Cloud adoption is not slowing down anytime soon; 50% of business workloads in 2023 are expected to run in the cloud, a 40% rise from 2021. Despite this high adoption rate, many executives have expressed their frustration over the difficulty of accurately calculating their cloud infrastructure costs.
Google Cloud Platform (GCP) is one of the most used cloud platforms on the globe, with a 10% market share, only behind Amazon Web Services (33%) and Microsoft Azure (21%). Left unmonitored or poorly managed, Google Cloud costs can easily spiral out of control.
In this guide, you'll learn about GCP cloud cost management and how you can drive down the cost of managing your infrastructure.
Understanding Cloud Cost on Google Cloud Platform
Businesses can avoid unwanted billing surprises with a disciplined cloud cost management strategy. This will allow them to get the most out of their cloud spending.
Typically, most GCP expenses result from the misconception that you only pay for only what you consume, as opposed to what you provision and consume. For instance, if you forget to turn off a particular service, you’ll continue incurring additional costs. Overprovisioning also hits the budget, i.e., when you provision a specific resource above what you require.
GCP’s pricing and billing vary across its product offerings, such as Compute Engine, VPC networking, Artificial Intelligence and Machine Learning, storage, containers, data analytics, and databases. For each product, Google offers multiple services for a variety of purposes—some are freely available while others may incur a fee. To understand how these services are charged, see our article: The Complete Guide to Google Cloud Pricing.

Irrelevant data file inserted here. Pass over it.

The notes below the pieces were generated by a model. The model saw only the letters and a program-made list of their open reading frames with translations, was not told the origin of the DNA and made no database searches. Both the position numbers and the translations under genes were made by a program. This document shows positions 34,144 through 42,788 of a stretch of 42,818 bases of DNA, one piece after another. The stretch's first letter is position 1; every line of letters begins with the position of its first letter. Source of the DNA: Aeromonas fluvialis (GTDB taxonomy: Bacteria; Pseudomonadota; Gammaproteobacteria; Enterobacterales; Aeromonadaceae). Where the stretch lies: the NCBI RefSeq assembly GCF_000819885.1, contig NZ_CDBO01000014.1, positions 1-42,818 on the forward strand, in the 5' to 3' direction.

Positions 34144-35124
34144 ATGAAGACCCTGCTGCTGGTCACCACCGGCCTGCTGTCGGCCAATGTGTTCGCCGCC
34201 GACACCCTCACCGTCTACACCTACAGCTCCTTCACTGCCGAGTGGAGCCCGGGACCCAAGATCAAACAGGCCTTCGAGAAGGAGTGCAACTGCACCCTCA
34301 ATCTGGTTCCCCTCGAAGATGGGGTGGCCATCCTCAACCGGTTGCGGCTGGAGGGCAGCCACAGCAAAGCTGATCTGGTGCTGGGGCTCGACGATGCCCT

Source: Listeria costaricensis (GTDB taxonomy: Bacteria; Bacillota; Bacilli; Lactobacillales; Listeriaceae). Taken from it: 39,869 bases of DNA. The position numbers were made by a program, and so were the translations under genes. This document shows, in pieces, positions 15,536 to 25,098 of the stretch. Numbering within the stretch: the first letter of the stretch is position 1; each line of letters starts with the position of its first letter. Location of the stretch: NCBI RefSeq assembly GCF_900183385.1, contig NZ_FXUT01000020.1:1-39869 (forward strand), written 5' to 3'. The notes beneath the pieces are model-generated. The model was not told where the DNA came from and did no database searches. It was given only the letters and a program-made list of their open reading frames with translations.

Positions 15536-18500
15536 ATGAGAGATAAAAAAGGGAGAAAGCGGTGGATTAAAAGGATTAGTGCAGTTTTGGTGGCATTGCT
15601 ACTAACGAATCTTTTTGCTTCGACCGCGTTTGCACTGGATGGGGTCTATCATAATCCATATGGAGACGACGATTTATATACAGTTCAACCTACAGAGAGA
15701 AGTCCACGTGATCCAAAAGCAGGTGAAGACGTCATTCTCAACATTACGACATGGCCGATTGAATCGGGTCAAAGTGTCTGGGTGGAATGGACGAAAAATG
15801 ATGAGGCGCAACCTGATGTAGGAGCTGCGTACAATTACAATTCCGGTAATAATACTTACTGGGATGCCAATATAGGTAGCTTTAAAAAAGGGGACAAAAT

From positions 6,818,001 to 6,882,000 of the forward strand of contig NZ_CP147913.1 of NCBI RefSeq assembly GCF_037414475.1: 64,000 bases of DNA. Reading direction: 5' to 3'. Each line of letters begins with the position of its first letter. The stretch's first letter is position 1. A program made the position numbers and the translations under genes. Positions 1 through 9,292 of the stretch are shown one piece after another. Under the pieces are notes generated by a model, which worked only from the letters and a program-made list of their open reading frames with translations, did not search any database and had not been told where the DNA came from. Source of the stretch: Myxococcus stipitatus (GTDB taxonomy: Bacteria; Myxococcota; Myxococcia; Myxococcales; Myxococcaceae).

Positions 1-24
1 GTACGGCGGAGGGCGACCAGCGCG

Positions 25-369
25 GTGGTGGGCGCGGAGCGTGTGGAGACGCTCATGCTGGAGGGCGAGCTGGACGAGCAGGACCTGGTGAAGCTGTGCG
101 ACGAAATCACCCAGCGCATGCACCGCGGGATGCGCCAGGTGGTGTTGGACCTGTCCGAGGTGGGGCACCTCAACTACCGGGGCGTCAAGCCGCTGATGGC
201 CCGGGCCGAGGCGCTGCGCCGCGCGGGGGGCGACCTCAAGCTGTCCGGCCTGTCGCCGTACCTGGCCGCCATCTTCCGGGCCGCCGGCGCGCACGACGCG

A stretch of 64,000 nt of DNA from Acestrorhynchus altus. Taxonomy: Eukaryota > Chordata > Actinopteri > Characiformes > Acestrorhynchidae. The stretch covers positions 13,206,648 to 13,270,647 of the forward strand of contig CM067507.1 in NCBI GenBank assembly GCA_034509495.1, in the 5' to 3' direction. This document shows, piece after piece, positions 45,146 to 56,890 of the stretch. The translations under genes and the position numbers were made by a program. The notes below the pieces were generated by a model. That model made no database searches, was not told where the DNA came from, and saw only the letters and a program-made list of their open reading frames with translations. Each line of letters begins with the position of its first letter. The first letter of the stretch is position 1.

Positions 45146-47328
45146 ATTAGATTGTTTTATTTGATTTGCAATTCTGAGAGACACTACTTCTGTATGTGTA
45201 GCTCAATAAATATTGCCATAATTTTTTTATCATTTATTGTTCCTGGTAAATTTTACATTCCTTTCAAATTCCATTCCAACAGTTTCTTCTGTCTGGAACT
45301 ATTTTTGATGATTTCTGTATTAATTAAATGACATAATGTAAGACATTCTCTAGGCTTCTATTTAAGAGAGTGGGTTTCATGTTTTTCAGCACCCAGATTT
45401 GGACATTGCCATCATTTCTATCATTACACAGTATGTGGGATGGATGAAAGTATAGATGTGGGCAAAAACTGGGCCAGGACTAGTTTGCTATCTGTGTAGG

New users on GCP benefit from an initial $300 threshold or spend threshold before being billed. However, to get a better understanding or forecast of your monthly or yearly cloud spend, you can try out the GCP’s pricing calculator.
Cloud Cost Management on GCP
Google Cloud Platform offers a range of tools that users can use to control their cloud operational expenses, ranging from beginner to advanced.
Billing and expense management tools like Quotas, Budgets, and alerts let you stay on top of your current cloud costs to ensure you don't go over budget.
In general, such tools are helpful in providing an overview picture of their entire cloud infrastructure costs and a breakdown of how much each project costs.
Let’s consider some of the built-in ways to manage your cloud infrastructure cost on GCP.
Visualize Cloud Billing Reports
GCP reports provide access to a dashboard visualizing and detailing all costs associated with your project. This helps you quickly identify active services and how much they cost. You can also visualize data on current cost trends and cost drivers, or view the breakdown of spend by product or region, and predict estimated costs based on historical data.
Create Budgets and Alerts
Within GCP, you can set up a budget that will notify you when a specific amount has been reached or is expected to be reached. For example, if you set up a budget limit of $500 and an alert threshold for 75% usage, you’ll get notified when your cloud spend reaches $375.